We firmly stand with the nursing home and long-term care industry, and recognize their efforts on the frontlines of this crisis.
In the thick of the COVID-19 pandemic, the healthcare heroes in long-term care (LTC) are facing heightened criticism and scrutiny. These characterizations are often short-sighted and lack understanding of the challenges unique to caring for elderly populations.
When the first major outbreak of COVID-19 occurred in a nursing facility in Kirkland, Washington, the LTC industry was immediately put under a microscope. Statistics and anecdotes regarding failures persist, and many of the systemic issues and inadequacies of the entire healthcare system have been exposed. What has not been shared with equal weight is the immediate, concerted effort to innovate, adapt, and improve. As a solution provider for the LTC industry, SRX has been witness to these efforts and is privileged to work with some of the finest nursing home operators in the country. Along with their industry peers, these facilities and their healthcare heroes are fighting just as valiantly for the lives of those most vulnerable as any others in this battle.
Comparisons to hospital systems paint an unfavorable picture. In part because nursing homes do not have the luxury of young, otherwise healthy populations to improve their statistical outcomes. Neither do they have comparable funding or infrastructure. Yet, with all of these limitations, nursing homes are overcoming dire challenges and saving patients who face incredible odds. Patients are experiencing negative outcomes and death across all care environments. Placing undue scrutiny on the LTC industry in the face of an unprecedented pandemic is a negligent attempt to place blame, particularly when most of these facilities are doing everything in their power to provide safe, quality care for their elderly residents.
The typical resident in an LTC facility is already taking an average of 8-12 medications each day for underlying conditions that make them most susceptible to COVID-19: congestive heart failure, diabetes, alzheimers and dementia, COPD, and other respiratory issues to name just a few. As they continue to care for their patients in a very stressful environment, they, like their peers throughout healthcare, are struggling to obtain the personal protective equipment (PPE) needed to sufficiently protect their staff. When staff members themselves fall ill with the virus, facilities are left short-staffed with limited options for recruiting replacements in a timely manner. Combine this with a healthcare system that is now overburdened and no longer accepting patients that would have previously been admitted to a hospital setting, and nursing homes are left with scarce resources and an enormous burden.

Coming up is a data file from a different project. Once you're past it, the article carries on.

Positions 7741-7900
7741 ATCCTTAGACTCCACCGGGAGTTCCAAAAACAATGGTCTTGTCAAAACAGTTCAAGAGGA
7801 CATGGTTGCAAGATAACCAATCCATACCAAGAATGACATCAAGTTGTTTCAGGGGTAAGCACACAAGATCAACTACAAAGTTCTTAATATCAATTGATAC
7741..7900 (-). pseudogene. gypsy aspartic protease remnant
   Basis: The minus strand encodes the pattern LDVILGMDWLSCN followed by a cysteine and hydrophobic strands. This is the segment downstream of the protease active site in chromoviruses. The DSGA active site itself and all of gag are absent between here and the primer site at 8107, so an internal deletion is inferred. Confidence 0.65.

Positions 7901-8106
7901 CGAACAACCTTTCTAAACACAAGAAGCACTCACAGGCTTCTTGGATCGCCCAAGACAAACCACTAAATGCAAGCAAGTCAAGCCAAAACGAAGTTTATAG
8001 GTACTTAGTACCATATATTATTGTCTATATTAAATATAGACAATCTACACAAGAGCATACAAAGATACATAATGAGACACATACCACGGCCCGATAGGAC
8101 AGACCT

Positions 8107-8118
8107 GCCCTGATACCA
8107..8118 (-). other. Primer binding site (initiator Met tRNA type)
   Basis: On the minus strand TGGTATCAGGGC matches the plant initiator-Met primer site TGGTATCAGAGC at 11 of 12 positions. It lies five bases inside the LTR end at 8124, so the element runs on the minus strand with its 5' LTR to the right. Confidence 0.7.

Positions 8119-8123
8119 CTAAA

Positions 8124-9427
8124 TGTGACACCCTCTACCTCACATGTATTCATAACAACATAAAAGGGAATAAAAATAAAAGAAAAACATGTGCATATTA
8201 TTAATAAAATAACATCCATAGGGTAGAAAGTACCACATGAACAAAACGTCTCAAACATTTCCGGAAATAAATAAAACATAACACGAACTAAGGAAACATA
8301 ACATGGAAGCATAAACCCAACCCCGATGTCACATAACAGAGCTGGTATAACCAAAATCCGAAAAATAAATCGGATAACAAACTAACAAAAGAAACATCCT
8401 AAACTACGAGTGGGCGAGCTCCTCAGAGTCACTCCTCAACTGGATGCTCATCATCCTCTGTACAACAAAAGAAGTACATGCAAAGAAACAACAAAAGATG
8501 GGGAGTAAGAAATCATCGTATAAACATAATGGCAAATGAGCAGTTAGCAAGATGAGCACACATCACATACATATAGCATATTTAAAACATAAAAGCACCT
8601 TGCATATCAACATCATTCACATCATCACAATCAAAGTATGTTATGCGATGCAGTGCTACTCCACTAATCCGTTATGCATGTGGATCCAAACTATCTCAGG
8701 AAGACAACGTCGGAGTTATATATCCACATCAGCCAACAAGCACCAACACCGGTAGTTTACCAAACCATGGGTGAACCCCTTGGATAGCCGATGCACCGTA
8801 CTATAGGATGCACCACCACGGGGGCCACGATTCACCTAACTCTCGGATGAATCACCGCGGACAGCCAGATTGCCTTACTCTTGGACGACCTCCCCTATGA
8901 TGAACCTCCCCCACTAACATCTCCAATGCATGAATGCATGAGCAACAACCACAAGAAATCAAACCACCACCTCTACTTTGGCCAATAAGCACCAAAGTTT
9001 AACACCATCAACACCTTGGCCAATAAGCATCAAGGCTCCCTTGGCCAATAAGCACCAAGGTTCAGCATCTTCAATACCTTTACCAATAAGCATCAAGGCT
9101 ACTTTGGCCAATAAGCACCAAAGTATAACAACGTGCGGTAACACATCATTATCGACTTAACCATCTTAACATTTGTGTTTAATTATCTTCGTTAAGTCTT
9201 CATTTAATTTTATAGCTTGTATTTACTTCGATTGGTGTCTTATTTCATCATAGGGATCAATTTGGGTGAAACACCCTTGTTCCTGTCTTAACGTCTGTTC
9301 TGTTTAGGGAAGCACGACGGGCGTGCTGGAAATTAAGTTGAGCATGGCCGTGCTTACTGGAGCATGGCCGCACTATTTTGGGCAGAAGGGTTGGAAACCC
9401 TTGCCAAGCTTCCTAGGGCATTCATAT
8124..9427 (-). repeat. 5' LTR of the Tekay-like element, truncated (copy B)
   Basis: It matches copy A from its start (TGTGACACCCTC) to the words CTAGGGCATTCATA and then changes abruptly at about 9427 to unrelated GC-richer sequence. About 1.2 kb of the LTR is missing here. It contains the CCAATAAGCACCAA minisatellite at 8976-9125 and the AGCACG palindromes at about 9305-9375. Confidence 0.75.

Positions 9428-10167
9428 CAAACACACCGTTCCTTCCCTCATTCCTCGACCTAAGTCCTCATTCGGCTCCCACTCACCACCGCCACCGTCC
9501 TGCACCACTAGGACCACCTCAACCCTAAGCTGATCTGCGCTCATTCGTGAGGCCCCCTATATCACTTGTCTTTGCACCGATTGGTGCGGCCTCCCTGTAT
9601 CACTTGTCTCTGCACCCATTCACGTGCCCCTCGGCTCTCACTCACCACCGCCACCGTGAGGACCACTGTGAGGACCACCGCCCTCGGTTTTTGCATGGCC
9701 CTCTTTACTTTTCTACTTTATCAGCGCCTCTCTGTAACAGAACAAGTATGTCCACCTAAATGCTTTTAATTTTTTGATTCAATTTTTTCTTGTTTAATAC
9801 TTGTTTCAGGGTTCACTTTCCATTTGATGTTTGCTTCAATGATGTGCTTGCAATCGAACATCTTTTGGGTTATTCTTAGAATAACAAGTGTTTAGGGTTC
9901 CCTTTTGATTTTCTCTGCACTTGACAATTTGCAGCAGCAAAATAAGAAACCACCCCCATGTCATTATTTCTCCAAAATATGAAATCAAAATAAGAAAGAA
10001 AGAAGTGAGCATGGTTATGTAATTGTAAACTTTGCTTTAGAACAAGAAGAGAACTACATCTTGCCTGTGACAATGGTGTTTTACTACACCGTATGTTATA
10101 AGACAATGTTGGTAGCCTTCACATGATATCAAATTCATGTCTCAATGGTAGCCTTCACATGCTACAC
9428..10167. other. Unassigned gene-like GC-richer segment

We have seen and heard stories of true selflessness from nurses and aides working days on end to care for dying patients. Housekeepers and food workers are continuing to serve facilities while risking their own health. Operators are working together to share supplies, equipment, and staff in order to pull their residents through. Communities are showing support with “thank you” signs, and donating food and supplies to facilities and health workers.
We can and should learn lessons from this incredible moment in history. We can improve processes, better prepare for the future, and find new solutions to mitigate the risk of this happening again. We should continue these endeavors. But now is also the time to pull together and support each other. Now is the time to adequately fund care at these facilities. Now is the time to say thank you. We see you and appreciate your efforts. You are truly healthcare heroes.
We stand with you.
Scott Taylor, CEO